Anyone been watching the CMT channel’s reality show “Dallas Cowboys Cheerleaders: Making The Team”? Clips posted online portray the cheer squad as sugary sweet good ol’ girls: In one episode, they visit Iraq War veterans and in another they dig in at Cracker Barrel. (Although the actual eating part doesn’t make it onscreen.)
But alas, there’s a rat in their “white and blue star-spangled” midst! A source tells our friend Lilit Marcus, the editor-in-chief of The Gloss, that it’s not all pom-poms and Vaseline teeth in Cowboys land. “They are just not the ‘America’s Sweethearts’ that people make them out to be,” sniped the source. He or she alleges eating disorders are a “huge problem,” there’s a double standard applied to hooking up with members of the Cowboys, and worst of all, Kelli Finglass, director of the DCC operation — “the heart and soul of the organization” — and Judy Trammell, the DCC choreographer, have “pets” on the team who can “get away with murder.”
CMT claims “the opportunity for a woman to make the team is akin to winning the lottery,” but life on the squad sounds more like hell. “Gaining weight” is a reason to be dismissed from the squad which sounds reasonable enough for an athletic team but the source told The Gloss that “sometimes rules about weight are enforced, sometimes they’re not.” If a cheerleader is Finglass or Trammell’s “pet,” they will look the other way if she packs on pounds, plagiarizes blog posts on the DCC’s blog, or gets caught kicking back with a bottle of Stoli. “Some girls get in trouble for drinking, some don’t,” he or she claims.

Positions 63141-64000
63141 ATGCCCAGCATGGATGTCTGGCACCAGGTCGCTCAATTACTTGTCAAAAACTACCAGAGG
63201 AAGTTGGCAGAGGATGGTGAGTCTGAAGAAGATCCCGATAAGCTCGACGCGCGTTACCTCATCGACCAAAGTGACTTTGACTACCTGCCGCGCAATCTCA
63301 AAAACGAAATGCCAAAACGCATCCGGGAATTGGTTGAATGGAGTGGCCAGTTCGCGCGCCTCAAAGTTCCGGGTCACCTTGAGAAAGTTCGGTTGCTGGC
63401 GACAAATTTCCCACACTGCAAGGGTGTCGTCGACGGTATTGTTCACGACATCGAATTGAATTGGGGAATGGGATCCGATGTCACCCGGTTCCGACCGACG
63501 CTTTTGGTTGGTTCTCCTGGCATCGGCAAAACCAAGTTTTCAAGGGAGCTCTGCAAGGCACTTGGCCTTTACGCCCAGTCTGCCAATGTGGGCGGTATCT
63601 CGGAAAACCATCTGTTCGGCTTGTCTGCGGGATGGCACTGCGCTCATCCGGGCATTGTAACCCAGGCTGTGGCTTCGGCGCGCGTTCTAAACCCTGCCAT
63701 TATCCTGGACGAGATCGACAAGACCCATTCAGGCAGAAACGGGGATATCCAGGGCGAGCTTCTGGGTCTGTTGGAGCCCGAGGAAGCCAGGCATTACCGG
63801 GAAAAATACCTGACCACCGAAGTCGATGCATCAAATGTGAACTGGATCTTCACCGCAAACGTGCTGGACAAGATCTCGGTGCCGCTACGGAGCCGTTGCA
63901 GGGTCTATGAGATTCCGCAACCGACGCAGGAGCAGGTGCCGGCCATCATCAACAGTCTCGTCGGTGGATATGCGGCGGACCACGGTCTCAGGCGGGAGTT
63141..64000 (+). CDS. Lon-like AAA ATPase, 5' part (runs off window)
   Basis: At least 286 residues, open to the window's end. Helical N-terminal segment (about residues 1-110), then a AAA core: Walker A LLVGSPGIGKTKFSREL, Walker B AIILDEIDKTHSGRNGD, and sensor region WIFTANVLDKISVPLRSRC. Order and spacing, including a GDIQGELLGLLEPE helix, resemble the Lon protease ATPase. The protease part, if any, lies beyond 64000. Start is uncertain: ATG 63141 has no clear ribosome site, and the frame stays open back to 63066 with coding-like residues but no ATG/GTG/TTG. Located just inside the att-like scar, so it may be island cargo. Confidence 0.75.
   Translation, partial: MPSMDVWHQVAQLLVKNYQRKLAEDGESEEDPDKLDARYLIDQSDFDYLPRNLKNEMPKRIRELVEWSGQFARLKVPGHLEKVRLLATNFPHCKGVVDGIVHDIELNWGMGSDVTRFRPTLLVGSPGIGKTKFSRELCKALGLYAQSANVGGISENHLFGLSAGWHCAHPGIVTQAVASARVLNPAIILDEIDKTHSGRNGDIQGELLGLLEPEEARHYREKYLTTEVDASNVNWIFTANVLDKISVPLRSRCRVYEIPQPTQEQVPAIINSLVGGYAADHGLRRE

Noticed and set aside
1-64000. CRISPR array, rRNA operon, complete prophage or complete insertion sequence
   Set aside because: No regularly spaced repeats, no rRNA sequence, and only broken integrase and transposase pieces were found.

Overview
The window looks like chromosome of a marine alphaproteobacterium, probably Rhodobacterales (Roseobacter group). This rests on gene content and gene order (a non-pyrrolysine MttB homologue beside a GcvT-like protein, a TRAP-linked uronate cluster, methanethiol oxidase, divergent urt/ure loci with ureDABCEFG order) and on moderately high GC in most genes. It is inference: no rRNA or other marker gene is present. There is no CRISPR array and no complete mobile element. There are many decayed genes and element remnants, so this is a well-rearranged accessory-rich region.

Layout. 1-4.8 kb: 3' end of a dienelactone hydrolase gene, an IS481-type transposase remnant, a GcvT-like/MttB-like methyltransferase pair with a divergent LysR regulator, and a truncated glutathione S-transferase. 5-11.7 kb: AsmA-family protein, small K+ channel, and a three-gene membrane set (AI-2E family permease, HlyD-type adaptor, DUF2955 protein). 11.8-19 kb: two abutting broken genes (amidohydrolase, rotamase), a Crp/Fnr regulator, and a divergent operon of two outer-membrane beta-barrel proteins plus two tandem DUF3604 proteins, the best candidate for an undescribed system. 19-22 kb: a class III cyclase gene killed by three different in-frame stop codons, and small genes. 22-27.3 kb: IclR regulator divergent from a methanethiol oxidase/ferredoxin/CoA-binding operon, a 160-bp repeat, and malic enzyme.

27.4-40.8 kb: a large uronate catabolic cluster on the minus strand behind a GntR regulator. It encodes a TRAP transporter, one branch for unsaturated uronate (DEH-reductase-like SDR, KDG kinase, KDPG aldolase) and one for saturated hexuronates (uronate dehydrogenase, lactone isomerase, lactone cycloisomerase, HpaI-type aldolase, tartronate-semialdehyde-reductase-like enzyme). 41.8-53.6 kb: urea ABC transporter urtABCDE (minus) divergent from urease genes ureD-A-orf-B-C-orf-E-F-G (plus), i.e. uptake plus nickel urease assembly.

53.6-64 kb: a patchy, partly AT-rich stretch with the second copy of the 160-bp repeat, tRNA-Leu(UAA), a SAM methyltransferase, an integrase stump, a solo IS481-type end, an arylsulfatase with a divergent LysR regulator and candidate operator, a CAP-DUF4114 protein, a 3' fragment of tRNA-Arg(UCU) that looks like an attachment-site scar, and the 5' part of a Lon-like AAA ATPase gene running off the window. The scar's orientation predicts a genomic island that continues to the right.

Worst of all, cheerleaders are forbidden from hooking up with Cowboys, but if a player bags a cheerleader, they “never” get in trouble. “They might get a lecture on making better choices, but they will never be punished,” the source told The Gloss. “The double standard is alive and well.”
All this is quite a departure from Finglass’ own bio, which effuses:
“Finglass personifies the high standards of the Dallas Cowboys Cheerleaders and is an exemplary role model who demonstrates passion, focus and enthusiasm for the squad and women of all ages all across America. Her exacting expectations and commitment to each cheerleader is evident in their conduct both on and off the field.”
Surprise, surprise, The Gloss has heard from a representative from the DCC, which said the post is “quite a bit wrong” but did not clarify or take specific issue with anything said.
If any of y’all know about life on the DCC squad — positive or negative — let us know.